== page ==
Season Finale Series Finale Sharp Objects

Sharp Objects – Milk (Series Finale)

"Don't tell mamma."

1*Y50bDYLfj1oYddl7YliogQ.jpeg

And thus the journey ends.

Of course HBO famously said there wouldn’t be a second season of Big Little Lies and that decision’s been reversed, but somehow with Sharp Objects, I believe that this is truly the end. And hey, I’m completely satisfied with what we got.

Camille’s finds the calm

Thanks to Amy Adams’ tremendous performance, Camille’s journey has been quite thought-provoking. I love the notion that her arc ends on: does she take care of Amma because she has Adora’s disease, or because of her innate kindness? It’s a powerful message to bookend the show with, particularly since we don’t get a clear answer and it really makes us question our heroine’s motives thus far. I’m also “leaning” towards kindness FYI.

It’s also satisfying to see Camille make the ultimate sacrifice: she fakes sickness so she can distract her mother from Amma. It’s harrowing to watch her suffer, but there’s also a little bit of death wish sprinkled in as she continuously asks for more and more “medicine”. Again, the show leaves it up to us to decide if putting herself in the line of fire was the best way to save Amma, but it all fits perfectly with everything we know about Camille’s self-destructive behavior.

Ultimately, ur heroine does finally find some semblance of peace. That is until…

Murderess x2

Quite cleverly, this finale stunningly reveals that there are in fact two psychopaths taking lives in Wind Gap. Adora did indeed kill Marian long ago (thanks to her oh so twisted illness), but the finale’s end moments drop another bombshell: Amma brutally murdered Nathalie and Anne, not to mention her new friend Mae. The sequence with Camille uncovering the dollhouse floor made of teeth is such an unsettling moment, and yet it makes perfect sense in the grand scheme of things. We’ve seen bits and pieces of Amma craving Camille’s attention all season long, so the moment in which Mae says she wants to be a journalist (like Amma’s older sister) is a real turning point that basically seals the young girls’ fate. Eliza Scanlen is so so good a Amma, equal parts vulnerable and psychotic. If you want more proof of the latter, look no further than the end credit sequence which features footage of her murdering the girls, and culminates with a quick shot of her as the woman in white (effectively solving that mystery as well). Wow!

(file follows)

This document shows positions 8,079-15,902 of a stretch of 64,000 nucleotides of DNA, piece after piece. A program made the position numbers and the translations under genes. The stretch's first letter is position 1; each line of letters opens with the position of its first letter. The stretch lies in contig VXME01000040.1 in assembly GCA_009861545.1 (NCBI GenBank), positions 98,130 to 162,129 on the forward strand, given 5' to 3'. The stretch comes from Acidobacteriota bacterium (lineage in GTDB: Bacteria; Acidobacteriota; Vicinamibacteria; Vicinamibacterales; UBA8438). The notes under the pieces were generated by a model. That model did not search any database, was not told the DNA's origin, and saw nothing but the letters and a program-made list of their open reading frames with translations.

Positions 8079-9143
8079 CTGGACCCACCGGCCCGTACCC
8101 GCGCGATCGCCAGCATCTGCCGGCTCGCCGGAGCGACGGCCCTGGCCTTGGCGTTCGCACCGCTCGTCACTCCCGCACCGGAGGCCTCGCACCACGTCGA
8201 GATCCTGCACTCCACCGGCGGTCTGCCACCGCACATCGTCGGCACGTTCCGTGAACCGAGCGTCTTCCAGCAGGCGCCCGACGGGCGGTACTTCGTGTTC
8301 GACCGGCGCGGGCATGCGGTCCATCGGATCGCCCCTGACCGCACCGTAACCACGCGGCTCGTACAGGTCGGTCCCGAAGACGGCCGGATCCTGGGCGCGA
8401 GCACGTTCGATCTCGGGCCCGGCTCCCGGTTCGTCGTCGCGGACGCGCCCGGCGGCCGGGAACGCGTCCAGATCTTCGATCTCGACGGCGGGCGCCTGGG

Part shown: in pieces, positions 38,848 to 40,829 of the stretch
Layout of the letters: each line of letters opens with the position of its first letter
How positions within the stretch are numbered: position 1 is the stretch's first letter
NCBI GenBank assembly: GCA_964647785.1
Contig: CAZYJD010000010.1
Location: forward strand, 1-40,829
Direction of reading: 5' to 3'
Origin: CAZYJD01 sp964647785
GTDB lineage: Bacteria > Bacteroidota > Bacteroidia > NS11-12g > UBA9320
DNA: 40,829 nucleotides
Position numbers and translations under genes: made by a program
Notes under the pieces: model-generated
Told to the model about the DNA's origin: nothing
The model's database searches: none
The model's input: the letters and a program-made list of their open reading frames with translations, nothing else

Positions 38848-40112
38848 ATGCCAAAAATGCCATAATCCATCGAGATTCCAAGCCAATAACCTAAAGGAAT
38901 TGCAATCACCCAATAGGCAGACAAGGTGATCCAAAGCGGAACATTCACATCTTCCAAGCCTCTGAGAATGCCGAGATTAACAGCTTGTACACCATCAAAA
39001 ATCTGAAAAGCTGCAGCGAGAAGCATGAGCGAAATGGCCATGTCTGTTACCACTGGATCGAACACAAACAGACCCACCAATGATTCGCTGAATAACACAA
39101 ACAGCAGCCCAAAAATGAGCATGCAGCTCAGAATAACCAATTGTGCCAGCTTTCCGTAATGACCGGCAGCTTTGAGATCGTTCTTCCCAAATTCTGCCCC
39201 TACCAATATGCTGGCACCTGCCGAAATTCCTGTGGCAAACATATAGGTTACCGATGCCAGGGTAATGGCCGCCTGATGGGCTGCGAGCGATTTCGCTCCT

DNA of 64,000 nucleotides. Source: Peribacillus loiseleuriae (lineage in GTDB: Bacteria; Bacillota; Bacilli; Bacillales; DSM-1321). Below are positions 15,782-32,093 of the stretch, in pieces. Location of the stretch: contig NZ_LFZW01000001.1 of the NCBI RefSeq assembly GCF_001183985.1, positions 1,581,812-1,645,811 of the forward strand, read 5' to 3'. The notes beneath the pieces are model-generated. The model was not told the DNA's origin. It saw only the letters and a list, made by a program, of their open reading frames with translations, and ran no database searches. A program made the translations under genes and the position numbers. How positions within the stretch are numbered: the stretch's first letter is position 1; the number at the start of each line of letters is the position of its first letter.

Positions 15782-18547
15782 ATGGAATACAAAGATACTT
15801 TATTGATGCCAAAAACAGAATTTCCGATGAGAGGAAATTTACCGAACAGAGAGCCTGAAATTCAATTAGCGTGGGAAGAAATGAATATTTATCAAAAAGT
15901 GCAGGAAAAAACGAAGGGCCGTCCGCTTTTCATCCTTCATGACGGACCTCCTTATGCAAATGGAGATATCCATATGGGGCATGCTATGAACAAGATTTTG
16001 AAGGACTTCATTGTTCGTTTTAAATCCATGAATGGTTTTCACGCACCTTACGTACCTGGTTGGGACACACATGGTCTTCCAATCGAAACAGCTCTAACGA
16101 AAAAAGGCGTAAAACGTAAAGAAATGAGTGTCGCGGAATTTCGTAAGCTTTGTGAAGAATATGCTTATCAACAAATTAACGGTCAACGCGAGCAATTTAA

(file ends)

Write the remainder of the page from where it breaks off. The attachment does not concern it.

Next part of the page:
Will Camille turn her sister in? Will she suffer a worse fate? The show doesn’t give us any answers, but we don’t really need them. The effects of abuse and trauma know no bounds, and this theme is one that the show hammered into our minds with ruthless efficiency.

Bits & Booze

– What is the significance of the fan? It looked to me like Camille cut herself for the first time in her life through the fan. I could be wrong.

– Willis says we’re looking at the wrong half (since they always suspected the killer was a man). Well took you long enough!

– Adora shares the story of how her mother left her in the woods – like that excuses her behavior.

– Alan’s dig about Vickery always being at their house was priceless.

– Adora says she’s “helping nature evolve”. Wow, talk about a God Complex.